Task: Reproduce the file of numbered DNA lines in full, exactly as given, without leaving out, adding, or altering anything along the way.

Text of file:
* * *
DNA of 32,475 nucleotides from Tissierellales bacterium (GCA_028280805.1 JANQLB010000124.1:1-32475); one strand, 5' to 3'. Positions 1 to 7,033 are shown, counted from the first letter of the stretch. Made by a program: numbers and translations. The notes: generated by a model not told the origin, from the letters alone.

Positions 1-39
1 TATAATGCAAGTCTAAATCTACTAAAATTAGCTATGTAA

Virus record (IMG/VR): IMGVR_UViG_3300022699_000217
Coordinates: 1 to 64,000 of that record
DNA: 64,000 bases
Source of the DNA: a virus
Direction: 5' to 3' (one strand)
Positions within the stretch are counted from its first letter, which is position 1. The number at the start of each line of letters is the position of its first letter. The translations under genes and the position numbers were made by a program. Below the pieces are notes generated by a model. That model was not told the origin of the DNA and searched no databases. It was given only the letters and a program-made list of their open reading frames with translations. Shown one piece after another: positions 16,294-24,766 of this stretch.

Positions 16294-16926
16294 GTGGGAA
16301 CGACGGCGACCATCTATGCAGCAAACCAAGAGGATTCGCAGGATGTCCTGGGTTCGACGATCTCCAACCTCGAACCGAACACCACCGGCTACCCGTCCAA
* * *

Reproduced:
DNA of 32,475 nucleotides from Tissierellales bacterium (GCA_028280805.1 JANQLB010000124.1:1-32475); one strand, 5' to 3'. Positions 1 to 7,033 are shown, counted from the first letter of the stretch. Made by a program: numbers and translations. The notes: generated by a model not told the origin, from the letters alone.

Positions 1-39
1 TATAATGCAAGTCTAAATCTACTAAAATTAGCTATGTAA

Virus record (IMG/VR): IMGVR_UViG_3300022699_000217
Coordinates: 1 to 64,000 of that record
DNA: 64,000 bases
Source of the DNA: a virus
Direction: 5' to 3' (one strand)
Positions within the stretch are counted from its first letter, which is position 1. The number at the start of each line of letters is the position of its first letter. The translations under genes and the position numbers were made by a program. Below the pieces are notes generated by a model. That model was not told the origin of the DNA and searched no databases. It was given only the letters and a program-made list of their open reading frames with translations. Shown one piece after another: positions 16,294-24,766 of this stretch.

Positions 16294-16926
16294 GTGGGAA
16301 CGACGGCGACCATCTATGCAGCAAACCAAGAGGATTCGCAGGATGTCCTGGGTTCGACGATCTCCAACCTCGAACCGAACACCACCGGCTACCCGTCCAA